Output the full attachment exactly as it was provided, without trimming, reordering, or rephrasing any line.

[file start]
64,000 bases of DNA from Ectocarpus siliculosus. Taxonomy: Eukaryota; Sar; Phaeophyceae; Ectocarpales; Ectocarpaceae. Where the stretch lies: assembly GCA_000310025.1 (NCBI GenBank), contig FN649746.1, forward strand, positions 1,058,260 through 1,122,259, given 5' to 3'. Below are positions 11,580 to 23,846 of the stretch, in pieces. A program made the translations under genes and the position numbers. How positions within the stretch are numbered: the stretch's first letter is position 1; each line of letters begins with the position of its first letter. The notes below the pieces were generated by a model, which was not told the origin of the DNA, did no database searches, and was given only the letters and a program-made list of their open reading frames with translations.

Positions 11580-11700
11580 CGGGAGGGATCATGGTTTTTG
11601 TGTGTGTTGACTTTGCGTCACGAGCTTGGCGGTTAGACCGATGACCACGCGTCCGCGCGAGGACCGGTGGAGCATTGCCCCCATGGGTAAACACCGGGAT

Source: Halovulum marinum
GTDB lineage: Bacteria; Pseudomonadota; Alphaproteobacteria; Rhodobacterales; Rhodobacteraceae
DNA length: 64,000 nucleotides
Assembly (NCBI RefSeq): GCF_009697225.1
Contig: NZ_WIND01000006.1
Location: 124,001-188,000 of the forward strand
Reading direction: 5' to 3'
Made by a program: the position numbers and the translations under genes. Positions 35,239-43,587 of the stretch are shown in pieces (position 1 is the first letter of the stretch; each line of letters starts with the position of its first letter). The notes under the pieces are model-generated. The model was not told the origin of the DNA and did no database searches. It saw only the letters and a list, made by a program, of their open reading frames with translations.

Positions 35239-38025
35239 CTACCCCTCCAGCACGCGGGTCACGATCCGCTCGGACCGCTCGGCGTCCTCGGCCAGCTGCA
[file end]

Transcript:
64,000 bases of DNA from Ectocarpus siliculosus. Taxonomy: Eukaryota; Sar; Phaeophyceae; Ectocarpales; Ectocarpaceae. Where the stretch lies: assembly GCA_000310025.1 (NCBI GenBank), contig FN649746.1, forward strand, positions 1,058,260 through 1,122,259, given 5' to 3'. Below are positions 11,580 to 23,846 of the stretch, in pieces. A program made the translations under genes and the position numbers. How positions within the stretch are numbered: the stretch's first letter is position 1; each line of letters begins with the position of its first letter. The notes below the pieces were generated by a model, which was not told the origin of the DNA, did no database searches, and was given only the letters and a program-made list of their open reading frames with translations.

Positions 11580-11700
11580 CGGGAGGGATCATGGTTTTTG
11601 TGTGTGTTGACTTTGCGTCACGAGCTTGGCGGTTAGACCGATGACCACGCGTCCGCGCGAGGACCGGTGGAGCATTGCCCCCATGGGTAAACACCGGGAT

Source: Halovulum marinum
GTDB lineage: Bacteria; Pseudomonadota; Alphaproteobacteria; Rhodobacterales; Rhodobacteraceae
DNA length: 64,000 nucleotides
Assembly (NCBI RefSeq): GCF_009697225.1
Contig: NZ_WIND01000006.1
Location: 124,001-188,000 of the forward strand
Reading direction: 5' to 3'
Made by a program: the position numbers and the translations under genes. Positions 35,239-43,587 of the stretch are shown in pieces (position 1 is the first letter of the stretch; each line of letters starts with the position of its first letter). The notes under the pieces are model-generated. The model was not told the origin of the DNA and did no database searches. It saw only the letters and a list, made by a program, of their open reading frames with translations.

Positions 35239-38025
35239 CTACCCCTCCAGCACGCGGGTCACGATCCGCTCGGACCGCTCGGCGTCCTCGGCCAGCTGCA